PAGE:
The importance of fat-free mass as the key determinant of resting metabolic rate, even in a very obese individual [sic], cannot be over emphasized. Obese individuals [sic] can present with wide variations in lean body mass, almost entirely accounted for by differences in skeletal muscle mass. Thus, any change in muscle mass can markedly affect basal energy requirements. In this context it is important to remember that in ambulatory individuals, the mass of weight‐bearing muscles is directly proportional to BMI, as heavier individuals require a greater skeletal muscle mass to support and move their excess weight. This alone accounts for much of the higher basal and activity‐related energy requirements of larger individuals.
Although inactivity may be the most common cause of decreased skeletal muscle mass and reduced basal metabolic needs in obese individuals [sic], it is important to consider other causes of muscular atrophy that can likewise markedly reduce energy demands. A wide range of nutritional, neuromuscular, endocrine, renal, cardiac, pulmonary, inflammatory, infectious or neoplastic conditions can result in muscular wasting and sarcopenia. Reduced skeletal muscle mass and weight gain is also noted after many cancer treatments, although the mechanisms remain unclear. Any reduction in skeletal muscle mass not accounted for by a decrease in physical activity and ambulation should prompt investigations for other causes of muscular wasting.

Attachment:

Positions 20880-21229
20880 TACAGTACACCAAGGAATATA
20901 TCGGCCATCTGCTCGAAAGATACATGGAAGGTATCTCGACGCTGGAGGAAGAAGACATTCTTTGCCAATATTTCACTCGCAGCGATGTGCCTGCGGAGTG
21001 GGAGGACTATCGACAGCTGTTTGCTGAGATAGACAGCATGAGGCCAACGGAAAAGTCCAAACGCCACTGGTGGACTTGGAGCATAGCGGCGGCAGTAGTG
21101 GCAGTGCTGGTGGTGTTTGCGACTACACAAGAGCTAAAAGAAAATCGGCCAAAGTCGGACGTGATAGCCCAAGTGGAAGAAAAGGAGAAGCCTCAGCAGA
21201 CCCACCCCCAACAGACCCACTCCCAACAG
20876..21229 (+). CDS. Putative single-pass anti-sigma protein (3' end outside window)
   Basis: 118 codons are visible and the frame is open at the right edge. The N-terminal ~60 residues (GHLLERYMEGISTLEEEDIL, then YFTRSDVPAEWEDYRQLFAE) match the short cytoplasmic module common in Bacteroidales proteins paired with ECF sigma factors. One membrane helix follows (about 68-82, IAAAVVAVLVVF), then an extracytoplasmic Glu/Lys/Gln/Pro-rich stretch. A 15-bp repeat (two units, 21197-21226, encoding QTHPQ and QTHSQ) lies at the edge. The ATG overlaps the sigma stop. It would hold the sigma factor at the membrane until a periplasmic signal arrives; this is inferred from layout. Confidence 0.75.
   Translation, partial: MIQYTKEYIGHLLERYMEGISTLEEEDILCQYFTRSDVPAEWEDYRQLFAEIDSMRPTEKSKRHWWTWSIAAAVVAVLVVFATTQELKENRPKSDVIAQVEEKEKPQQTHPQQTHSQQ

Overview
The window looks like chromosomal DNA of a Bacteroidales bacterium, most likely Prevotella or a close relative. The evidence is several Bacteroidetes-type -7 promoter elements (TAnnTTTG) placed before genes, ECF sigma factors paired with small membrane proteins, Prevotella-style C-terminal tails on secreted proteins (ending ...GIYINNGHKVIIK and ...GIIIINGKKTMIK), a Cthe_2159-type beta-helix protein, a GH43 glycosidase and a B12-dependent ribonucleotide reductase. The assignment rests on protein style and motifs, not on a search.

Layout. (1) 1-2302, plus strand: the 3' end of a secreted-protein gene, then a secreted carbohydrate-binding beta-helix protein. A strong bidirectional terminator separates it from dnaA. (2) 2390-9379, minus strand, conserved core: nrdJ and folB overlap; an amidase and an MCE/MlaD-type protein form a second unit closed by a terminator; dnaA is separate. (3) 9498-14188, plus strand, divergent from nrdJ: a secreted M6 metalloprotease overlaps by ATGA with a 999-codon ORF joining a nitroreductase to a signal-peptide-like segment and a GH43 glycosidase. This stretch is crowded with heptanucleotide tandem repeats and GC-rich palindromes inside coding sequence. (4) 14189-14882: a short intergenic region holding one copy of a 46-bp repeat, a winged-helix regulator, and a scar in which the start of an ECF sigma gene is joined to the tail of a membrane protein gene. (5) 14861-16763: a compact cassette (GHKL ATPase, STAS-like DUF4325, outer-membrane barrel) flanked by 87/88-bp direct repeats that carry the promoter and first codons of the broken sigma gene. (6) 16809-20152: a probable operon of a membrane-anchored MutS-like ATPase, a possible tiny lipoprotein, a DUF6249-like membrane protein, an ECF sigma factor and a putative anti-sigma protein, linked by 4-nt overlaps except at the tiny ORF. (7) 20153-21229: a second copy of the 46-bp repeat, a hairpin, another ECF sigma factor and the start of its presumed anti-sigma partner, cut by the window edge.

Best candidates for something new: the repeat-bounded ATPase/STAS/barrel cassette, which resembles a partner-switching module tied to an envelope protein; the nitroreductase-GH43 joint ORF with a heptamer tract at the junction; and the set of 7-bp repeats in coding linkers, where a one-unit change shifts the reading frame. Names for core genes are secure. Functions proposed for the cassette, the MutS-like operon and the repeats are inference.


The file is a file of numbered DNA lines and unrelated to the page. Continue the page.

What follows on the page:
Commentary: Sarcopenic obesity is perhaps even more prevalent than most people may think – especially in people who have slight overweight or even moderate obesity. It is particularly common in certain ethnic groups such as South Asians, even at “normal” BMIs. Clinically, this is where body composition studies can be helpful. Although a reduction in muscle mass does reduce resting metabolic rate (RMR), it is important to remember that overall skeletal muscle only accounts for about 15% of RMR. This is why, the notion that building up muscle mass will help with weight loss by burning more calories is not really an effective weight loss strategy.
In the same manner in which a complete understanding of oedema requires the assessment of the complex physiological systems affecting fluid and sodium homeostasis, understanding obesity requires a comprehensive appreciation of the multitude of factors affecting energy intake and expenditure. Energy expenditure can be further subdivided into non‐activity (= resting metabolic rate + dietary‐induced thermogenesis) and activity thermogenesis (= non‐exercise + exercise activity thermogenesis). For simplicity’s sake, these three elements can be termed diet, metabolism and activity. A change in any one of these elements, if not balanced by corrective changes in the others, will result in a net change in energy balance, which, if positive, will result in caloric ‘retention’ and weight gain.